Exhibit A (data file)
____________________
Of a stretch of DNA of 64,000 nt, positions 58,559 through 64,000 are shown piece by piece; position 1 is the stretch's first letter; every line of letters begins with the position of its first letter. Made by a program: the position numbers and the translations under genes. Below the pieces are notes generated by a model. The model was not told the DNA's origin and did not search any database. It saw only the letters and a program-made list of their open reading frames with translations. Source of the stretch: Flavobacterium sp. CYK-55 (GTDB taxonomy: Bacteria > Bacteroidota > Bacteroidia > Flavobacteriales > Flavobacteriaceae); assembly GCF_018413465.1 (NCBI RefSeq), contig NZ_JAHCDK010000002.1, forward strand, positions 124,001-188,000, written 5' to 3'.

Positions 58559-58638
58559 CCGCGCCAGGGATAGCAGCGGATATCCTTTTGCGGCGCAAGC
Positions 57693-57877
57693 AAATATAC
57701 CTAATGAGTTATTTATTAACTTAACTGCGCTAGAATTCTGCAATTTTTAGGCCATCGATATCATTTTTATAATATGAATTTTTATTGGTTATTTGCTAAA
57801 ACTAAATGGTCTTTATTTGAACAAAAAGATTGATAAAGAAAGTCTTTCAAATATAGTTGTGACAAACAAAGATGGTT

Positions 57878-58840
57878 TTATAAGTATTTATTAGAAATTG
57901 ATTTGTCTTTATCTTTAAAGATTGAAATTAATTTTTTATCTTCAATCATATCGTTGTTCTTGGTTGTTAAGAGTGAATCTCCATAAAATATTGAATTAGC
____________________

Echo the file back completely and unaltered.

Of a stretch of DNA of 64,000 nt, positions 58,559 through 64,000 are shown piece by piece; position 1 is the stretch's first letter; every line of letters begins with the position of its first letter. Made by a program: the position numbers and the translations under genes. Below the pieces are notes generated by a model. The model was not told the DNA's origin and did not search any database. It saw only the letters and a program-made list of their open reading frames with translations. Source of the stretch: Flavobacterium sp. CYK-55 (GTDB taxonomy: Bacteria > Bacteroidota > Bacteroidia > Flavobacteriales > Flavobacteriaceae); assembly GCF_018413465.1 (NCBI RefSeq), contig NZ_JAHCDK010000002.1, forward strand, positions 124,001-188,000, written 5' to 3'.

Positions 58559-58638
58559 CCGCGCCAGGGATAGCAGCGGATATCCTTTTGCGGCGCAAGC
Positions 57693-57877
57693 AAATATAC
57701 CTAATGAGTTATTTATTAACTTAACTGCGCTAGAATTCTGCAATTTTTAGGCCATCGATATCATTTTTATAATATGAATTTTTATTGGTTATTTGCTAAA
57801 ACTAAATGGTCTTTATTTGAACAAAAAGATTGATAAAGAAAGTCTTTCAAATATAGTTGTGACAAACAAAGATGGTT

Positions 57878-58840
57878 TTATAAGTATTTATTAGAAATTG
57901 ATTTGTCTTTATCTTTAAAGATTGAAATTAATTTTTTATCTTCAATCATATCGTTGTTCTTGGTTGTTAAGAGTGAATCTCCATAAAATATTGAATTAGC